Way back in 2012, I was struggling to figure out why someone I loved was making decisions that seemed to be in conflict with their best interest. I just couldn’t get my hands around that.
Of course, I know we all make impulsive decisions from time to time, as that Whatchamacallit box in the check out line at Publix can attest. “Yeah, yeah” when I go through the check out line it may get a little lighter.
“Why do we make choices counter to our own best interest?”
That question sent me down a rabbit hole of information, reading and researching our tendency for short-term thinking, impulsive behavior, and cognitive biases.
I read books like Richard Thaler’s, “Misbehaving: The Making of Behavioral Economics.” That lead to Dan Ariely’s, “Predictably Irrational, The Hidden Forces That Shape Our Decisions.” Then to Roger Dooly’s, “Brainfluence: 100 Ways to Persuade and Convince Consumers with Neuromarketing.”
There were many others, but the last one “Brainfluence” really made me stop and think. As someone who works with clients to design and execute marketing campaigns and has a physics degree, the idea of applying neuroscience and cognitive science to marketing was both exciting and a little scary!
While most companies don’t include a research budget allowing them to test their messages on targeted individuals using functional magnetic resonance (fMRI) or Electroencephalography (EEG) technology they can learn from those that do. And isn’t “Imitation is the sincerest form of flattery” (thanks Oscar Wilde).
So what can we leverage from the research?
Here are some examples:
- How important color is to buying or attracting different audiences
Color is incredibly important in buying or attracting different audiences. Marketers use color to deliver quick visual messages. Studies have shown that 93% of customers say visual appearance is the most important factor, and 84% use color heavily in their decision-making. One study by the University of Loyola Marymount found that 90% of snap judgments were made based on color alone. Can you believe that color, not quality, was influential to 84% of people?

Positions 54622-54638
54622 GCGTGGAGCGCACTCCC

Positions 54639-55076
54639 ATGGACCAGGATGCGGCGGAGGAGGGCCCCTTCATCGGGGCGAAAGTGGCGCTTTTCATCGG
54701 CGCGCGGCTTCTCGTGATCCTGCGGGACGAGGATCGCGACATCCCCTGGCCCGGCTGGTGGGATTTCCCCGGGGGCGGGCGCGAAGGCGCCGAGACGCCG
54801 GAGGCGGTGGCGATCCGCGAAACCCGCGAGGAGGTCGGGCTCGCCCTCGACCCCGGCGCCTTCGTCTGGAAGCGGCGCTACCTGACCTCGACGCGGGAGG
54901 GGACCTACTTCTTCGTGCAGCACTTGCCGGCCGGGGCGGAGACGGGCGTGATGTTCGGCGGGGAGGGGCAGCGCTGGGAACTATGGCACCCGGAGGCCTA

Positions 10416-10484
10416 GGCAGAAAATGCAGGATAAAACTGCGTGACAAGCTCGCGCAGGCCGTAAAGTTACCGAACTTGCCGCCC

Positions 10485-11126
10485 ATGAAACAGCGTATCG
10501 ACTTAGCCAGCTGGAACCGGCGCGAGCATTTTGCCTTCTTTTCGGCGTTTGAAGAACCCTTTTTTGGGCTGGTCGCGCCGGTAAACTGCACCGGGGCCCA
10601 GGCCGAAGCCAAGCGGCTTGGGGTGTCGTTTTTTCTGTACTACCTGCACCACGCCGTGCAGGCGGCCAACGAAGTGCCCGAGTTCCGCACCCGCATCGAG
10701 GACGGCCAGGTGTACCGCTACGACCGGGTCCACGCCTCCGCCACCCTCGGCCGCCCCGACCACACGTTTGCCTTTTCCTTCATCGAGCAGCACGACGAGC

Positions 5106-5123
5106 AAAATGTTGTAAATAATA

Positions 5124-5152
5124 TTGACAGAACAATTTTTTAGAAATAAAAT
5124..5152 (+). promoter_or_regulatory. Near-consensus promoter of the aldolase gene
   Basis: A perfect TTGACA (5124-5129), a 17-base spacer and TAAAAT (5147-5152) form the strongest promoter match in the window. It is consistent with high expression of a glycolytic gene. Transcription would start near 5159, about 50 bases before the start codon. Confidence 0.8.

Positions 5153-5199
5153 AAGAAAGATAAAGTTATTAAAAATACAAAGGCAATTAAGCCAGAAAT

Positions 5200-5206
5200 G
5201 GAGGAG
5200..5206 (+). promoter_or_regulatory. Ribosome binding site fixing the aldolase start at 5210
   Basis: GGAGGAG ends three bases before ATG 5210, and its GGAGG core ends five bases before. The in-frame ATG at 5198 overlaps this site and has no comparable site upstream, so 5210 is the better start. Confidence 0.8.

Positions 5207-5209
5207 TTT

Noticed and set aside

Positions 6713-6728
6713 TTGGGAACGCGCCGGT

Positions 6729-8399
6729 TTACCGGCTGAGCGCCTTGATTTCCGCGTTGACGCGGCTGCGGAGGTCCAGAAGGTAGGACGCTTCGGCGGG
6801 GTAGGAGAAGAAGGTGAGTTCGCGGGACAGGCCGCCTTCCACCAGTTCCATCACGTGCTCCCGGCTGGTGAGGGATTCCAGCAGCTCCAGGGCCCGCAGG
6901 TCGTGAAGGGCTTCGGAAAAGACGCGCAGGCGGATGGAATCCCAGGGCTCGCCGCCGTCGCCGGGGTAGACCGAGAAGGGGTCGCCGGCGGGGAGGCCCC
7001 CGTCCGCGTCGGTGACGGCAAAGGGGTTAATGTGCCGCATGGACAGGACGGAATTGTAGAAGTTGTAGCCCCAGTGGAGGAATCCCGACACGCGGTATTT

Want to do a deeper dive? Here is a great infographic if you want to see some additional research, How does Color Influence Customer Behavior?
- How too many options can create decision paralysis
Don’t overwhelm customers with too many options. People tend to experience decision paralysis when presented with too many choices. A study by Iyengar and Lepper found that when people were presented with a large number of jam samples, they bought less than those who were presented with fewer samples.
Interested in the study? This link, The Paradox of Choice: Do More Options Really Tank Conversions?, has a quick synopsis of the study, a link to the original study and additional info on the Paradox of Choice.
- How loss aversion affects buying decisions
This psychological phenomenon affects buying decisions. Individuals have a stronger emotional response to loss than they do to an equivalent gain, leading to a reluctance to take risks and choose “safer” options. A “money-back guarantee” or a “limited time offer” can help overcome this phenomenon.
“The concept of loss aversion is certainly the most significant contribution of psychology to behavioral economics.” – Daniel Kahneman “Thinking Fast and Slow”
If you are looking to learn more, I would suggest reading “Thinking Fast and Slow,” but it isn’t a quick read, it may be the biggest book I have ever read.
- How anchoring can help persuade our clients or customers
Everyone of experience the concept of anchoring in marketing. For example when you are looking at new car you always see the MSRP on the sticker. I am not sure anyone has ever paid or should have. And the same goes for the late night tv ad where you see that new incredible set of pots and pans made with a diamond coating and they tell you others sell similar products at $997, but you can get Bob’s set of 5 pots, pans and lids for not “$750,” not “$525,” but for “3 payments of $85.”
“Wow! What a deal!”
Well, probably not, but they want you to think that Bob’s pans are worth $255 because they anchored you to $977.
So watch out if you are a buyer or think about how you can use it to drive sales on your product or service.
I could go on, but I think you get the picture.
ps. If you were wondering, my loved one is doing much better.
Lynegar, S.S, & Lepper, M.R. (2000) When choice is demotivating: Can one desire too much of a good thing?. Journal of Personality and Social Psychology, 79(6) 995-1006